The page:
Following 5 different rates of 1-week desiccation to which Porella platyphylla (a desiccation-tolerant leafy liverwort) was subjected, physiological recovery upon rehydration (after 1 h, 24 h, 48 h) in light was monitored by cytological, photosynthetic (e-transport rate, photoprotective mechanisms), and other metabolic parameters using nuclear- and chloroplast-encoded protein synthesis inhibitors and a violaxanthin cycle inhibitor (DTT: dithiothreitol). Desiccation tolerance is mainly constitutive in P. platyphylla, allowing survival of rapid drying, and employs an active rehydration-induced repair and recovery mechanism. Following 24 hours of rehydration after the one-week dehydration in laboratory air (∼35% relative humidity /RH/), the chloroplasts had an irregular round shape. The recovery within 1 h of the thylakoid-function-related photosynthetic processes was extremely fast and independent of protein synthesis, while the overall recovery (except plants dried up at 76% RH, which depended on protein synthesis only to a limited extent) required de novo protein synthesis during rewetting. During the course of rehydration protein synthesis affects rehydrin expression, osmolite and general carbohydrate metabolism, the main repair and antioxidant mechanisms. Recovery was the best in samples dried up at 76% RH. Membrane permeability increased upon rehydration following 1-week dehydration. Normal membrane function recovered after 24 h (max. 48 h), except in plants that suffered drastic dehydration. Total protein content of plants dried under different conditions and of samples taken during recovery was generally lower than in the control plants at full turgor. The xanthophyll cycle has a great importance during the recovery in light; we confirmed the existence of a greater zeaxanthin-dependent and a smaller zeaxanthin-insensitive NPQ (nonphotochemical quenching). Plants dried under more favorable conditions had better light protection. The highest values of the osmotic potential belonged to the plants subjected to intense dehydration. Total soluble carbohydrate content was well-balanced and seemed to be unchanged following the different treatments. There was a significant increase in proline, while total fructan showed lower values at different degrees of 1-week desiccation. The cytoplasmic protein synthesis is likely to be involved in the change of the fructan content during rehydration.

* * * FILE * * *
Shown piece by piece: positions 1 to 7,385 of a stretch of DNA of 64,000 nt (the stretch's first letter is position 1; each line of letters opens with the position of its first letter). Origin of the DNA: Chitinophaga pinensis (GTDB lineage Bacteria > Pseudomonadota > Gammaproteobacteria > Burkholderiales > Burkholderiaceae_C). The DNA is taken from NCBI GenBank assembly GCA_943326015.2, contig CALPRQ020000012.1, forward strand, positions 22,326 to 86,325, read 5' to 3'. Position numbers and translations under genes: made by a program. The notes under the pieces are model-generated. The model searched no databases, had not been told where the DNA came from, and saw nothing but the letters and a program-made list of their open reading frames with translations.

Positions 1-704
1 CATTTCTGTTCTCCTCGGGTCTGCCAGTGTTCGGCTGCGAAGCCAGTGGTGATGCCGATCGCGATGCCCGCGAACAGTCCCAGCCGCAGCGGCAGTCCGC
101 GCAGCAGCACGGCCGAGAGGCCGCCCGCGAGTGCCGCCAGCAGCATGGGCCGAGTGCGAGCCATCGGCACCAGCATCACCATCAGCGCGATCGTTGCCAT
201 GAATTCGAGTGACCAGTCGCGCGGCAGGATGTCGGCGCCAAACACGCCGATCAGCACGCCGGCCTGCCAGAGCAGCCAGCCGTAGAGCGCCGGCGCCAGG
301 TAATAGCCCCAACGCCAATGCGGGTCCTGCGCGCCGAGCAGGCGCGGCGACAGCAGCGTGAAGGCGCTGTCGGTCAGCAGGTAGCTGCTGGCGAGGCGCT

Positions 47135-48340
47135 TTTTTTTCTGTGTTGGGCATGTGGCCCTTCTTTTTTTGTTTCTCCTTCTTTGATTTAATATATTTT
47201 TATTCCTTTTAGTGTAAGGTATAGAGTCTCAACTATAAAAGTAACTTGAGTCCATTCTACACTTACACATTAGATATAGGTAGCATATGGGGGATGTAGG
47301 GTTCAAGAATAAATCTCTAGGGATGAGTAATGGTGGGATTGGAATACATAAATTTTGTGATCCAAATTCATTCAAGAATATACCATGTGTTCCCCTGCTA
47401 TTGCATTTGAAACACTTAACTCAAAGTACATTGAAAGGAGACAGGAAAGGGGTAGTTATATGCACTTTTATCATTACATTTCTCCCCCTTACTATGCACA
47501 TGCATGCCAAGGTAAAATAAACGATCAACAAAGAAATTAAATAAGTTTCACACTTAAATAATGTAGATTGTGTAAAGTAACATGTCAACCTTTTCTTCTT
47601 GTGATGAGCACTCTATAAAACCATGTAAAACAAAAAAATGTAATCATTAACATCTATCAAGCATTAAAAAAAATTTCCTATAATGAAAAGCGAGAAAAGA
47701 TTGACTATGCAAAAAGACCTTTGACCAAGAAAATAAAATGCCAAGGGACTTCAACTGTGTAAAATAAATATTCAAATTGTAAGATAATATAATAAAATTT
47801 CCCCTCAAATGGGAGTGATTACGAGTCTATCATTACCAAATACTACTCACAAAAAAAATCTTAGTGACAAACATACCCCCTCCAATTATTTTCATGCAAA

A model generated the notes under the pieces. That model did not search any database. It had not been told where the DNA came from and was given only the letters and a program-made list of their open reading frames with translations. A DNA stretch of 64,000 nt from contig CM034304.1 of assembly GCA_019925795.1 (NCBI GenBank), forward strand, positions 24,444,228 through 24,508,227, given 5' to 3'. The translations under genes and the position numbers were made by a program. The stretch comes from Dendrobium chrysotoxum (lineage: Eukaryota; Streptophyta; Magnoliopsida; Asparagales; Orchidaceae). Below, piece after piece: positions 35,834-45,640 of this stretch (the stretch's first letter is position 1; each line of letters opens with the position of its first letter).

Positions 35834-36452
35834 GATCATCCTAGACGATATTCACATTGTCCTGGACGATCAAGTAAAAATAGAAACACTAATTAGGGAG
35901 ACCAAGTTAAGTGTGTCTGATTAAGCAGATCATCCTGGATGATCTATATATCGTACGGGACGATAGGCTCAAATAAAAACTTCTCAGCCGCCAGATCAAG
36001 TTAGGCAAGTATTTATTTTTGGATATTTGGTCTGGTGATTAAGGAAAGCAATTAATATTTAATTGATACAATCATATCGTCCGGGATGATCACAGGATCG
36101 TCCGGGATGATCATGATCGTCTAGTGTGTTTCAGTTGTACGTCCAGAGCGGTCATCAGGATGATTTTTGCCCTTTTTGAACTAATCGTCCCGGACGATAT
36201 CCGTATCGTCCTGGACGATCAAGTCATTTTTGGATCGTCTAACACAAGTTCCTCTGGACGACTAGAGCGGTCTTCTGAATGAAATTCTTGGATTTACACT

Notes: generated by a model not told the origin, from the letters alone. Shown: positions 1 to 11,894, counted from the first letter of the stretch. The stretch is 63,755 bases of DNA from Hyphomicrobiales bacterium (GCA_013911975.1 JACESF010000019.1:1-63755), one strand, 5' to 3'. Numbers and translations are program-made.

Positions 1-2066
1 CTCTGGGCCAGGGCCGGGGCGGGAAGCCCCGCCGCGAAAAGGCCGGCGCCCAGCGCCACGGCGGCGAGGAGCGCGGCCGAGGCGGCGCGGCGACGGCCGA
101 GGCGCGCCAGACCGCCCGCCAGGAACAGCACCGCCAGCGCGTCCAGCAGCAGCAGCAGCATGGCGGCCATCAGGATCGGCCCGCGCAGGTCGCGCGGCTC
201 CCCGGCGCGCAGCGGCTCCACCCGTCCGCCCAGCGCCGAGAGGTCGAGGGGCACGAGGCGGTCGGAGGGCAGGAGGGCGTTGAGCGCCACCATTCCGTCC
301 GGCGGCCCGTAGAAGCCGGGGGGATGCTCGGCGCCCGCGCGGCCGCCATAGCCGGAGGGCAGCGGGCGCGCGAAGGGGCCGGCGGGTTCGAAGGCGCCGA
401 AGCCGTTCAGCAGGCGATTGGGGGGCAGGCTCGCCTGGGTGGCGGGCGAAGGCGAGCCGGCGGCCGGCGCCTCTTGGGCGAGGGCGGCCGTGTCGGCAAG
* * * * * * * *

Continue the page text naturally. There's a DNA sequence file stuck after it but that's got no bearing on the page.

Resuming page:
Vol. 125 • No. 4
Vol. 125 • No. 4
desiccation in light
nuclear- and cytoplasm-encoded protein synthesis